BeerDroid Part 2 – drinking (part 1 was making)

100% human

Well, BeerDroid came through – ten litres of very palatable American Pale Ale. No, let me rephrase that – 10 litres for $34 of excellent Pale Ale – even if I do say so myself (and I have never homebrewed before).

We reviewed BeerDroid here and to summarise – it is an app-driven, fully automated, home brewing device.

You add the main dry ingredients (from a box called BrewPrints) to 10 litres of water. The Android or iOS app keeps you fully informed of the brewing stages – propagate, ferment, kegging and storage.

BeerDroid BrewPrints

Our only BeerDroid fear was that we had to wait a few weeks or so to find out if it was a success or dishwater. “O ye of little faith!” is all I can say.

BeerDriod – part 2 Kegging

We reached the kegging (or bottling stage) in about eight days after loading BeerDroid. At that time, it enters a holding pattern until you have time to keg or bottle.

Kegging/bottling is BeerDroid’s way of fermenting sugar to add CO2 (carbonate) to the brew. That takes a couple of weeks or more depending on the brew. It does not hurt to keep it in the kegs longer – once the sugar and hops have done their job its ready to chill and drink – but it will not go off for a year or so.

You can access BeerDroid’s extensive (and obviously idiot proof) ‘how-to’ video library here, but I wanted to show you the kegging or bottling process

If you chose kegging over bottling, you must purchase a BrewFlo – a refrigerated tap device that holds a 5-litre keg (around 18 x 285ml/10 fl oz middies/pots).

Beer glasses


You place the keg into the BrewFlo (website here), and in about ten hours it brings the temperature down to 3° (adjustable upwards). BrewFlo estimates the amount left – to the nearest quarter keg. You can also put the keg in the fridge. BrewFlo’s job is to keep it cold for serving.

We mentioned earlier that sugar is added at kegging stage to produce natural carbonisation. This is instead of injecting CO2 as many commercial beers do.

To get the beer out of the keg (as it is not under pressure) BrewFlo pumps air around the inner keg membrane to push the beer out. It is very effective, and beer flows evenly into the glass.

Your only decision is whether you buy the BrewFlo at $699. It is nice having your own beer on tap, and the contents of a keg should last at least a year in this environment.


Or Bottling

A 12 x 740ml bottle kit is $25 (bottles and bottling hardware), and extra bottles only are $16 for 12. You need about 14 bottles for the ten litres of beer. Bottles and hardware are reusable, so it costs $9 one-off for the hardware and $1.33 per reusable bottle. The bottling hardware looks like it could handle crown seal bottles or stubbies as well. Each bottle needs Carbonation Drops (sugar/glucose) added – two per bottle for up to 750ml. Price $3 for 24 drops.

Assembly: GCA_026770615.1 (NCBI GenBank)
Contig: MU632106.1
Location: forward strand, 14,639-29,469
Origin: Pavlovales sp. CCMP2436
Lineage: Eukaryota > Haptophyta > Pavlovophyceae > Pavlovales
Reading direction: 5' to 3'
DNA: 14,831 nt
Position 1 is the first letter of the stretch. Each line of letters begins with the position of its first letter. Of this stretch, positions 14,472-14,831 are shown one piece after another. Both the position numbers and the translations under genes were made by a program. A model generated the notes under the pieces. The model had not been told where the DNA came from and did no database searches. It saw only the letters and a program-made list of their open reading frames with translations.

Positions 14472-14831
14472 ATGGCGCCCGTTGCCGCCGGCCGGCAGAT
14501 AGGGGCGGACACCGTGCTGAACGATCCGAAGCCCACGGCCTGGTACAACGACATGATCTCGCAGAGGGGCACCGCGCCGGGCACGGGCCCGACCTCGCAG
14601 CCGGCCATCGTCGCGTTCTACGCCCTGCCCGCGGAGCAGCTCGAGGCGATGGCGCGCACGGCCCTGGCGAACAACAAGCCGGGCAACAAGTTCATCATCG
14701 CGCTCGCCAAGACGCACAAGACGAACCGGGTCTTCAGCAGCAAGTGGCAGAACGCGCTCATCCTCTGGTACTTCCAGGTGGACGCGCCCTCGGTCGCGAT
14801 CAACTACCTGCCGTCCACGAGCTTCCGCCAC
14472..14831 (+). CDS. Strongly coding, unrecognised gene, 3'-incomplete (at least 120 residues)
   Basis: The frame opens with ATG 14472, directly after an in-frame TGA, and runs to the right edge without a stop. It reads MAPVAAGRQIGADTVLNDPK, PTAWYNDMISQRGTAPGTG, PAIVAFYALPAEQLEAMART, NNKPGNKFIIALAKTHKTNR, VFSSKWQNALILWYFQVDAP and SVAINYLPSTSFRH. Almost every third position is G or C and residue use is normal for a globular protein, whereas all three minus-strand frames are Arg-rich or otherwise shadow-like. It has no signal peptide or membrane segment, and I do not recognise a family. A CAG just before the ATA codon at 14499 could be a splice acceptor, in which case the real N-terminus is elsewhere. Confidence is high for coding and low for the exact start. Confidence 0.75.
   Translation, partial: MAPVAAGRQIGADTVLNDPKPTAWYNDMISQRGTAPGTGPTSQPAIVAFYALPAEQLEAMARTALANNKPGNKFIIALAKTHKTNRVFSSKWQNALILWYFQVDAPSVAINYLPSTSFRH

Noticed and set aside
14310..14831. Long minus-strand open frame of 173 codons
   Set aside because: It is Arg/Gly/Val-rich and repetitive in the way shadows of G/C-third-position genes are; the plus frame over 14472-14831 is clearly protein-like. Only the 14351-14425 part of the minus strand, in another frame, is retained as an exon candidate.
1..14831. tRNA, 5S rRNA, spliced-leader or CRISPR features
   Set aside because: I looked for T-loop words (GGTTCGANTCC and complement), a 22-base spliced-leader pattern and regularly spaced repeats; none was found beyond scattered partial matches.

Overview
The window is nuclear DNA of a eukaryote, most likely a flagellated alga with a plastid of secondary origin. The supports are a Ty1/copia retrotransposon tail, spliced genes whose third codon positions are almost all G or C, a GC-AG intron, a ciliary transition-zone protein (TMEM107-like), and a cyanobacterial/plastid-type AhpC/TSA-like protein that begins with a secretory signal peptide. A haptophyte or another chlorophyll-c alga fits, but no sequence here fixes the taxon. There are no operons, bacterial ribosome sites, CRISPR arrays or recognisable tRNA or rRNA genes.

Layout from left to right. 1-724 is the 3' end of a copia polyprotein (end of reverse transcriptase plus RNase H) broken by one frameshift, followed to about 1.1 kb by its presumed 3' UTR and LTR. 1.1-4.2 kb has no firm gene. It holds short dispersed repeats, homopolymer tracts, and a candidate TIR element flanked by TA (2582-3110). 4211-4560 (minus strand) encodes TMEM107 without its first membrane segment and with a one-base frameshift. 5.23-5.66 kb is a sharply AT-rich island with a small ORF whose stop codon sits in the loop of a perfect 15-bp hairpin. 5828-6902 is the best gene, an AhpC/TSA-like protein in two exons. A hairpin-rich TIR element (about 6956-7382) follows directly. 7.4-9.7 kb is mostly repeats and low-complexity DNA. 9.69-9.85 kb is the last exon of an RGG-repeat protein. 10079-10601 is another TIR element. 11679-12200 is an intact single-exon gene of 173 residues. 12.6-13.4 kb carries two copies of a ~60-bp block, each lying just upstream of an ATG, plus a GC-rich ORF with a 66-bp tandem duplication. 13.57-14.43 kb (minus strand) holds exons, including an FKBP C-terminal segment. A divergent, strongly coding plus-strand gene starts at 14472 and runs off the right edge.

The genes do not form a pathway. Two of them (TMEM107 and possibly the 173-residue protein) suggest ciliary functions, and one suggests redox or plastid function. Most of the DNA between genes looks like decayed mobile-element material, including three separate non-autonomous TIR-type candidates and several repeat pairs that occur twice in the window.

Bottling removes the need for the BrewFlo tap/keg system and maybe the best way to start your homebrew adventure. We say that because there is no pressure to drink that 5-litre keg dry!

And how did it taste?

Brilliant. I chose American Pale Ale as I like Coopers Pale Ale and I tend to drink Pale Ale over lagers. I know how a good Pale Ale tastes.


Pale Ales have a hoppy flavour with a nose (scents of pineapple and passionfruit). You get a sweet taste on the front palate and a lovely hoppy (not overly bitter) finish on the back palate. Overall it is a ‘clean’ refreshing beer – not cloying or oily.

Compared to the Coopers Pale Ale, which is for want of a better word is dry; this has a very pleasant sweetness.

This did not disappoint in terms of flavour. Yes, please, I will have another middy.

Pale Ales tend to be a little darker than lager – more of a golden brown than a light golden hue. This was darker than the Coopers but nowhere near an IPA.

Carbonation and Beerhead:

It is not as heady and nowhere near that in the photo. As no CO2 is added – it all comes from the sugar fermentation – it is a low-fizz beer. You get a small head, and it remains fizzy to drink – but I would recommend drinking this from a middy rather than a pint glass. Before I bought a BeerDroid I would seek advice from their support experts on ramping up the carbonisation a little.

Alcohol: We did not measure it but BrewPrints state 5.5%

BrewPrint American Pale Ale

GadgetGuy’s take – BeerDroid is foolproof, fun and frustrating

BeerDroid is foolproof. As long as you take care to sterilise everything, any BrewPrint kit will work – have no doubt. It is not time-consuming as everything is pre-measured.

BeerDroid BrewPrint kit

Fun – the app is your daily involvement and spurns you on. It takes several days to get to kegging. Plus you get the satisfaction of brewing a good beer.

Kegging or bottling is frustrating – while you can get that sugar fermentation in as short as two weeks, a longer period may produce a more balanced beer.

Buy it as a gift for the person who has everything – it is not really about skill. I recommend the BrewFlo as well, but equally botting adds more flexibility.

Best of all – 10 litres for $34 – plus of course the cost of the BeerDroid and BrewPrints.

I have a homebrew mate, and he says that the BeerDroid could be altered to make his beer – the app has fully customisable timings and temperatures. Considering he uses buckets and kegs and his place smells like a brewery – BeerDroid would be a fuss-free, cleaner and more consistent answer.

Our only concern is that the BeerDroid and BrewFlo must go back. It was kind of nice to have beer on tap in the office kitchen.

Value for money
Ease of Use
Reader Rating0 Votes
No expertise needed to brew good beer
Far cleaner than the usual home brew kit
Perfect addition to the person-cave